Theology Can Kill

Depending on the tribe you belong to, the term “pastor/theologian” might be seen either as a redundant, or oxy-moronic expression. Some view the pastor as a practitioner, and the theologian as a theoretician; two separate roles. Others, like those of us in Acts 29, understand the pastor to be a leading theologian among the people he is called by God shepherd. At the recent Acts 29 Bootcamp in Louisville, KY I was given the opportunity to lead a break out session in the Pastor as Resident Theologian Track. The title of my session was, "How Theology Can Kill Your Church." If the audio is made available, I'll link to it [Now available: here]. I sought to make four basic points.

Thanks to Chuck Heeke who took some amazing photographs throughout the bootcamp.

Theology Can Kill Your Church (Plant) when:

1. Your Theology is Under-developed Under-developed theology leaves your church defenseless against false doctrine and heresy, and corrupts the spiritual growth of the body. We need a robust theological confession and culture in our churches.

2. Your Theology is Over-valued Theology is over-valued when we find our identity more in a system than in the Savior. The dangers here are often pride and pugnacity. Good theology will always give a clear picture of God and self, which promotes strong convictions and humble hearts.

3. Your Theology is Compartmentalized Compartmentalized theology is a purely academic discipline removed from Christian experience. The danger here is being satisfied with knowledge over transformation. We need "experimental Calvinists" who are not content to be right, but desire to be made right by the Spirit of God in conjunction with the truth of God.

4. Your Theology is Disconnected When our theology is disconnected from the gospel, all of the above dangers are likely, and additionally our preaching will be little more than moralism. Imperatives apart from the gospel tell people to "do this," and doctrinal preaching divorced from the gospel tell people to "know this." In both cases people are not led to the grace of God in Christ, but to their own attainments. We need theologians who can show the connection between doctrines like sin, creation, the Trinity, etc. and the life, death and resurrection of Jesus.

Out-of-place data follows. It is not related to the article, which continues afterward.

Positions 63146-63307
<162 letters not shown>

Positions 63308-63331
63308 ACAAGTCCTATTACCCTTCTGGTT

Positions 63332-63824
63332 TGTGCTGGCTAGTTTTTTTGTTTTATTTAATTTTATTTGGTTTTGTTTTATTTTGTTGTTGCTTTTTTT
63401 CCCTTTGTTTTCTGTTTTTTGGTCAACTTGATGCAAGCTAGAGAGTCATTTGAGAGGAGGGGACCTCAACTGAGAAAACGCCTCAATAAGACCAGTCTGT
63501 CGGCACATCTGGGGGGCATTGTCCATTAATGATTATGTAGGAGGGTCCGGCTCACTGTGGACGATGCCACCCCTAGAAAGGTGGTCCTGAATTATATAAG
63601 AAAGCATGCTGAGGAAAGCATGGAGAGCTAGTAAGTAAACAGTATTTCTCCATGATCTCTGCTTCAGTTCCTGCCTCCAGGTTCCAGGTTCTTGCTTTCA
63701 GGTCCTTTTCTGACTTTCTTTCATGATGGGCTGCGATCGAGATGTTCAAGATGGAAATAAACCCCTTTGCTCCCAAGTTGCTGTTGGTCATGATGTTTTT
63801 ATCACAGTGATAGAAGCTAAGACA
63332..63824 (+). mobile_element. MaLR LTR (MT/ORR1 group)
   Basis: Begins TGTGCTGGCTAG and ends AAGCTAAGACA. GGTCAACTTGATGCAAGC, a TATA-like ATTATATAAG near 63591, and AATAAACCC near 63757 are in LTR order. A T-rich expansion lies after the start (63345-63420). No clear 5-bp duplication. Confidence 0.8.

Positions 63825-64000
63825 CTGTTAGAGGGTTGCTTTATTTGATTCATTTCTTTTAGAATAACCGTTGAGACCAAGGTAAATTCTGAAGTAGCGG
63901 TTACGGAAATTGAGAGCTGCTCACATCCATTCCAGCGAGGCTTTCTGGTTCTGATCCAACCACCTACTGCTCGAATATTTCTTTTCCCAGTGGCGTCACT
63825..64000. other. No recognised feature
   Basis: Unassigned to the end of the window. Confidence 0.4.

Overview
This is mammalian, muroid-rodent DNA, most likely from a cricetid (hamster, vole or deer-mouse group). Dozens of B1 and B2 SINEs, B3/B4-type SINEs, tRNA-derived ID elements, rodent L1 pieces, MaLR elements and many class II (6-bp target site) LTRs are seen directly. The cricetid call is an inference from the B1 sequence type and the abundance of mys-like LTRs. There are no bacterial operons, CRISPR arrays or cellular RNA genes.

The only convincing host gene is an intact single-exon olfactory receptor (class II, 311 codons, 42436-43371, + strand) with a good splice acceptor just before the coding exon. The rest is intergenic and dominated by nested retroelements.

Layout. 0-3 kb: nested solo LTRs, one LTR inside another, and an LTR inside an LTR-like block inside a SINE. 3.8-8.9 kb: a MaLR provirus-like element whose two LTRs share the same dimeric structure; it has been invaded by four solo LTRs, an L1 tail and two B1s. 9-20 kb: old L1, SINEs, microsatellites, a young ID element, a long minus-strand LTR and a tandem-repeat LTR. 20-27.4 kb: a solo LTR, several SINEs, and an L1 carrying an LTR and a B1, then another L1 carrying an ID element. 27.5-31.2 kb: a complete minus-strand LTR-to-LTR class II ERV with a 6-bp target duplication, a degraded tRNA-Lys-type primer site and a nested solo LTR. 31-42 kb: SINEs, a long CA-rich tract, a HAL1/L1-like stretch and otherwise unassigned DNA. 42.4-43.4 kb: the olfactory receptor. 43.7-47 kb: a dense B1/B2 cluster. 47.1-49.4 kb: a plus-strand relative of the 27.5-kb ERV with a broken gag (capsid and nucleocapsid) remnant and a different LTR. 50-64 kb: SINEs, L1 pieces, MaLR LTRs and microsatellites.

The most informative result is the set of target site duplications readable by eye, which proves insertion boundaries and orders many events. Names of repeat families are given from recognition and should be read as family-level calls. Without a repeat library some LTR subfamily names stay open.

In short, I was aiming at encouraging our men to be passionate, convinced, humble, experiential, gospel-centered theologians.

I shared some of my journey and failures in all this, and some of you asked what books I have found helpful. Here are just a few of them, but these were instrumental in breaking me of pride and theological elitism, while encouraging humility. Feel free to make your recommendations in the comments.

The Practical Implications of Calvinism, A. N. Martin (read it online for free) Words to Winners of Souls, Horatius Bonar (read it online for free) Vital Godliness, by William Plumer (read it online for free) Quest for Meekness and Quietness of Spirit, Matthew Henry